Native Oaks Threatened by New Pest
By Vincent Lazaneo
Oaks have been an integral part of our ecosystem for centuries, but the survival of some native species in Southern California is now threatened by a small beetle, the gold spotted oak borer. GSOB, which is not native to California, was detected in 2008, infesting oaks in the mountains east of San Diego. Coast Live Oaks, Canyon Live Oaks, and Black Oaks were attacked by the borer and over 17,000 trees have been killed in a 28,000 acre area in and around the communities of Descanso, Guatay, and Pine Valley. The Engelmann Oak seems to be resistant to the pests.
Countless numbers of additional oaks could die if the borer spreads to other areas of the county and state. Officials are concerned that the public may, unknowingly, spread the borer by transporting oak firewood infested with the pest. If you use firewood, please do your part to combat GSOB by not buying or transporting oak firewood that may be infested. A map of infested areas is available at http://groups.ucanr.org/gsob/ along with photos of the pest and other information. You can also report possible infestations on the site.
If you visit a campground or park, there are three additional things you can do to help protect native oaks.
It's important NOT to transport any oak firewood because even sound-looking wood can contain borers. The female GSOB lays eggs in bark crevices. The larvae feed on live tissue (cambium) beneath the bark on the trunk and larger branches. Mature larvae are white, legless, slender, and about three-fourths inch long. They pupate in the outer bark and leave "D" shaped exit holes about one-eighth inch wide when they emerge. The adult GSOB is a small bullet-shaped beetle about three-eighths inch long with 6 golden yellow spots on its dark green fore-wings. Adult beetles are active during warm months of the year and may feed on foliage, but are rarely seen.
Signs that a tree may be infested include crown-thinning, the beginning of significant leaf loss, and die-back of twigs. Larval feeding on the trunk and large limbs kills patches and strips of cambium which causes dark staining and sap flow on the bark surface. Prolonged infestation causes limb die-back and eventual tree death.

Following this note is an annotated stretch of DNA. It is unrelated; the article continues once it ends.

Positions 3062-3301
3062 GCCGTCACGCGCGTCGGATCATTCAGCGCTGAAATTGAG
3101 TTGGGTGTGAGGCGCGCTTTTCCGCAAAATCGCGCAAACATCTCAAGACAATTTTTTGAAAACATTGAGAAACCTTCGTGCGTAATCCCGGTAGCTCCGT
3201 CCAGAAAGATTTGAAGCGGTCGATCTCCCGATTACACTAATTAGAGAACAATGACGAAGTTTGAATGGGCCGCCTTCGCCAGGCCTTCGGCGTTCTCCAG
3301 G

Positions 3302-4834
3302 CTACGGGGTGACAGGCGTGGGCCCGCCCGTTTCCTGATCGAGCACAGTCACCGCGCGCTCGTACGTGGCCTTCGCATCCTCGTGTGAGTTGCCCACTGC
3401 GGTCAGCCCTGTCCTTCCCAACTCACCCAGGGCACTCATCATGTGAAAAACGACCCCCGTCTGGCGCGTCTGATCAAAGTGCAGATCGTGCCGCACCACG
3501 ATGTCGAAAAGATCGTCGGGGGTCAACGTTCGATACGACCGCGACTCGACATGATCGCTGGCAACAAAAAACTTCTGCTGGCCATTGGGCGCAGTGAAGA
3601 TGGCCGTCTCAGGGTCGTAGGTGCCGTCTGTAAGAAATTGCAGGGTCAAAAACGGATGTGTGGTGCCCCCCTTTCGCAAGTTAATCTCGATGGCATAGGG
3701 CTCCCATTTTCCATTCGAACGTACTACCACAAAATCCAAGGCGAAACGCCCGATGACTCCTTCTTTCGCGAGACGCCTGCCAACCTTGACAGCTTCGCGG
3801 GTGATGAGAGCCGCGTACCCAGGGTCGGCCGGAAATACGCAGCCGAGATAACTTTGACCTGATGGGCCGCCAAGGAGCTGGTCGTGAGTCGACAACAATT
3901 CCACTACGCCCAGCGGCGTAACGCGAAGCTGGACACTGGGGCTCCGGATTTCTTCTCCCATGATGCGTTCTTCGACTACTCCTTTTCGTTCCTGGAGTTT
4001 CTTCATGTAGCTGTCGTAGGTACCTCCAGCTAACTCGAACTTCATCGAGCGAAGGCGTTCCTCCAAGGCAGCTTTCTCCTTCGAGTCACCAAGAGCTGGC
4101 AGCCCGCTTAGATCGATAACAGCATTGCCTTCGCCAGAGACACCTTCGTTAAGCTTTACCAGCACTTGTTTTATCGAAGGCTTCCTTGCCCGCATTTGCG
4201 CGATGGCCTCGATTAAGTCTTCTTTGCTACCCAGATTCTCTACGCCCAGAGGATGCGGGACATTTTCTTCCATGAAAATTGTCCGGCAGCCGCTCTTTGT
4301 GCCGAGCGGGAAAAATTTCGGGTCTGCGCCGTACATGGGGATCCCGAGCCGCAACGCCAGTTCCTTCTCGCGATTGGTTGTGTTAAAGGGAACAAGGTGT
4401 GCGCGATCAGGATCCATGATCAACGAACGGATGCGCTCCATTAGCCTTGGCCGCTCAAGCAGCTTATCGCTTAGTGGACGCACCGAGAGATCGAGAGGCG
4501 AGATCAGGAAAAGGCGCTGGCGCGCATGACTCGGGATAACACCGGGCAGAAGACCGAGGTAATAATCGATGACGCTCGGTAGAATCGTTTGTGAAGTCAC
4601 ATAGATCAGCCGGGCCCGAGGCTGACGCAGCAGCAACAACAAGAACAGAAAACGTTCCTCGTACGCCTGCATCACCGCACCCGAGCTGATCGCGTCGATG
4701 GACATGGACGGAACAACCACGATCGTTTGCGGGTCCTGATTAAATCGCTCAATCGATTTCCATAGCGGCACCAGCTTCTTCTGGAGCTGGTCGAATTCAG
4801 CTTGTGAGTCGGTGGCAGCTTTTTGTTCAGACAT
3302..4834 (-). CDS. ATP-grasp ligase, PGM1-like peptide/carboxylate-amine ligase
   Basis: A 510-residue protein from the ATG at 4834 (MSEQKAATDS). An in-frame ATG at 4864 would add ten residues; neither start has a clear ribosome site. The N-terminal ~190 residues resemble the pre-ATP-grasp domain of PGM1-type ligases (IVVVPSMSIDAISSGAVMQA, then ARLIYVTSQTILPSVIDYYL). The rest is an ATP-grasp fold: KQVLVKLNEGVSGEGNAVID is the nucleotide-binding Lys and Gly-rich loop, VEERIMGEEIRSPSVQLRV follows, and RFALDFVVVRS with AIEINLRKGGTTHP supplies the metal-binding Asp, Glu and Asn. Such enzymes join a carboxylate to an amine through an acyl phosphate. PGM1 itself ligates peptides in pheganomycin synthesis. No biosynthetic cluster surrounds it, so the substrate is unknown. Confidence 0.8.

Researchers are studying GSOB and methods that could be used to combat the pest. No chemical treatment is recommended at this time. Tests are being conducted to evaluate the effectiveness of insecticides against the borer but researchers do not yet know if any insecticide product will save infested oaks or help protect healthy trees. People who have oaks on their property may be tempted to use an insecticide to protect their trees from GSOB but this should not be done until it has been shown that a specific product will be effective and safe for people and the environment.
Protecting oaks from GSOB with chemical treatment may not be a good option even if an effective product is identified. At least one and probably more insecticide applications could be required every year to protect susceptible trees after GSOB is established in an area. This would be expensive and could result in unwanted consequences. Replacing susceptible oaks with Engelmann Oaks (Quercus engelmannii) would be a safer and less expensive option in the long run. Young oaks grow quickly and can reach a height of 20' within a decade.
Dead or dying oaks can harbor GSOB until the wood is thoroughly dry. Chipping infested wood into 1" pieces is the most effective way to rapidly reduce the population of GSOB. A 4" thick layer of chips can be spread on the ground to control weeds and conserve moisture. You can contact a tree care company for information on chipping services. Please check for information on free chipping programs that may be offered at http://groups.ucanr.org/gsob/ .
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